Sunday, October 25, 2009

DriveHQ FTP Service

Review: DriveHQ Online FTP Service - both Free and Paid versions. needed a way to store files for reader-downloads. The free version is adequate for personal use but not for the general public. The paid version ($3 per month) resolves the issues.

Note: This article is now dated. 
Although this FTP Service has performed well for the past three years, Keyliner has now switched to a public GDrive.  The original review follows.
The Need:

Until now, Blogspot had no way to sharing files with its readers. For example, I have needed to do the following:
  • Displaying and distribute Program Code
  • Distribute full-sized Photographs
  • Distributing Executable Programs

The Solution:

The solution is to use an FTP Server or better yet, an FTP Service -- where they handle all of the hardware. An FTP Server is basically a secured disk sitting on the Internet. Using a browser (or other specialized FTP tools), I can upload, folderize, and download files -- files of any type. Once uploaded, my readers can download the files even though this blogging tool does not support the feature.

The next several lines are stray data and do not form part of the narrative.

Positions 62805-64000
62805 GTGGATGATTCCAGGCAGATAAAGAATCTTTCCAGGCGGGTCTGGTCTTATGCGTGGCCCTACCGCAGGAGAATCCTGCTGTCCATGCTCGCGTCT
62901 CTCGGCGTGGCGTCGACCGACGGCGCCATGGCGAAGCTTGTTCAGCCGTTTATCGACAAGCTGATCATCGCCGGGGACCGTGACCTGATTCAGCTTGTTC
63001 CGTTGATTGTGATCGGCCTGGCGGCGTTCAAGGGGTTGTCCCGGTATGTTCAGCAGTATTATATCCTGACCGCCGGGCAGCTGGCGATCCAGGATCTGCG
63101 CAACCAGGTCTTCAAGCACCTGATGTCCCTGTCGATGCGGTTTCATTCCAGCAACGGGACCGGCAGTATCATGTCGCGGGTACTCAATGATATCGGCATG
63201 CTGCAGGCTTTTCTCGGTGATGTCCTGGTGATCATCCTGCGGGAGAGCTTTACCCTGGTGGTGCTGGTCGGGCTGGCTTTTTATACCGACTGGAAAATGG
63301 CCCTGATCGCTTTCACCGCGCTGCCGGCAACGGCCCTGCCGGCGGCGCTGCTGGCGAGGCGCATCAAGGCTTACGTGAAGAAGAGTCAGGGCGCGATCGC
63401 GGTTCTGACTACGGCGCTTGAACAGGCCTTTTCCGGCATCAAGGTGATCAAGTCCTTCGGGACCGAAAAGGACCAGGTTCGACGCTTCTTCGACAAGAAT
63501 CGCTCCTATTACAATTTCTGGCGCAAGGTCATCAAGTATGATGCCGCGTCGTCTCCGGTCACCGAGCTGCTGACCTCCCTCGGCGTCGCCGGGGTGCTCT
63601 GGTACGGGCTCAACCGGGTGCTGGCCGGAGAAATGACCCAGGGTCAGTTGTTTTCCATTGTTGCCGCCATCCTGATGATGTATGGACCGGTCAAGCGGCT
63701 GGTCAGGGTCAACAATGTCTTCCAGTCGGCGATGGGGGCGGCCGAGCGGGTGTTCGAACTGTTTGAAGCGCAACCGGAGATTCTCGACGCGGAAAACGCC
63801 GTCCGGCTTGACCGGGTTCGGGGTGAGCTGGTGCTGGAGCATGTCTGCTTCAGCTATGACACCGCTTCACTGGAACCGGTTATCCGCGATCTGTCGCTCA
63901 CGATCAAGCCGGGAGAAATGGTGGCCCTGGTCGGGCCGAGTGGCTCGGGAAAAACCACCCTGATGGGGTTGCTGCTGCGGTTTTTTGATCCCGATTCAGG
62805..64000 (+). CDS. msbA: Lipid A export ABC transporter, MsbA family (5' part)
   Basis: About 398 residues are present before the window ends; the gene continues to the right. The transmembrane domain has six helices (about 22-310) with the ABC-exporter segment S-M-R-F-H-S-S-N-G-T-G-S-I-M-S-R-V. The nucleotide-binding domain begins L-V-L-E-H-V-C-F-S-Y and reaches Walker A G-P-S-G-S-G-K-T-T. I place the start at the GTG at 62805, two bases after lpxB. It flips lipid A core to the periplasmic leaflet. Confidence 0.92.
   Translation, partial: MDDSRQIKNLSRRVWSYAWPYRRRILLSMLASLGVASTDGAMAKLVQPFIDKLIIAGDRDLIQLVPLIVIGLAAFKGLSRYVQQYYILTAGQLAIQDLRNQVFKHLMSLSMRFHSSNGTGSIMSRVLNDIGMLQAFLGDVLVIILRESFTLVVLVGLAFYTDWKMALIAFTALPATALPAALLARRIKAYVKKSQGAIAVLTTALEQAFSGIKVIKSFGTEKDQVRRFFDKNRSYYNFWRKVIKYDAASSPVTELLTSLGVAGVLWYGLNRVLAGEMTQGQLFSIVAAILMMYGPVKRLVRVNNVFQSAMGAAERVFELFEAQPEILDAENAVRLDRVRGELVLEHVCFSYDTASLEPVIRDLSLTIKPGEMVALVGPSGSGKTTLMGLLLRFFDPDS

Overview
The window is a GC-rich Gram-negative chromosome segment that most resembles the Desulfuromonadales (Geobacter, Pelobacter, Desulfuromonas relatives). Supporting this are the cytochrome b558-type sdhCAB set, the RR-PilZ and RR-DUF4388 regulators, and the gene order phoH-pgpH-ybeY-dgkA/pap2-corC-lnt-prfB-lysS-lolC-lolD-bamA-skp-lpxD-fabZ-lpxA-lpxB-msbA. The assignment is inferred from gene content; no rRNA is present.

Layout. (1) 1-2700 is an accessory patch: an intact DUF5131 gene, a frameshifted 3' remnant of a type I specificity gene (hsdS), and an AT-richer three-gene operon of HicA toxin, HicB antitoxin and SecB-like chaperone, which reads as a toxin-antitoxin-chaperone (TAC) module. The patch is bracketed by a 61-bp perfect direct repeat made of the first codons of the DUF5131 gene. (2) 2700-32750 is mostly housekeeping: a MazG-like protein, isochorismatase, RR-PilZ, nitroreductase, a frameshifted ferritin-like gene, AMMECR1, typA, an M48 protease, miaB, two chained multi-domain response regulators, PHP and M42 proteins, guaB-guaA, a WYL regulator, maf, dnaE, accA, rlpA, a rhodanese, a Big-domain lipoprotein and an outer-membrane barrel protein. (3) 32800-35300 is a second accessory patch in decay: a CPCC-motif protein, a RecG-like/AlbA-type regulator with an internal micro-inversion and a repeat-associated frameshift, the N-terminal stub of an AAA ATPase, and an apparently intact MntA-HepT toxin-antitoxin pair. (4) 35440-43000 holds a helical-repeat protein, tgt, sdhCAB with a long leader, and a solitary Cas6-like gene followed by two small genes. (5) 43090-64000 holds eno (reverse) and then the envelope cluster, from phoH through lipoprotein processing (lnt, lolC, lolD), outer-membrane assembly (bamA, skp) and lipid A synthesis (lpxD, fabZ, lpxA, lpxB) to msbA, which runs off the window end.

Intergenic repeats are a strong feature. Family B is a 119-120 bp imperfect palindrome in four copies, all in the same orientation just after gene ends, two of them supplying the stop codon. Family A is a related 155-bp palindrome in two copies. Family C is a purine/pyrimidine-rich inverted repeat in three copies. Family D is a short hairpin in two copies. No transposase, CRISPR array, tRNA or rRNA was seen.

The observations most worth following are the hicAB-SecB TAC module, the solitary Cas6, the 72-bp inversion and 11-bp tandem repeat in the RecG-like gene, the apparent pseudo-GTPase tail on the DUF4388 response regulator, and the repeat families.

Free FTP Servers:

Although FTP servers are relatively easy to build, securing them from hackers takes skill and most home users and small businesses have no desire to keep an FTP server operational. A better solution is to use another company the specializes in FTP services.

Although Blog, video and photography services are now mostly free on the Internet (blogspot, WordPress, Facebook, YouTube, Flicker), the number of free FTP sites seems limited and the ones I found had unworkable restrictions. I abandoned the search and decided on a fee-based FTP service, "DriveHQ".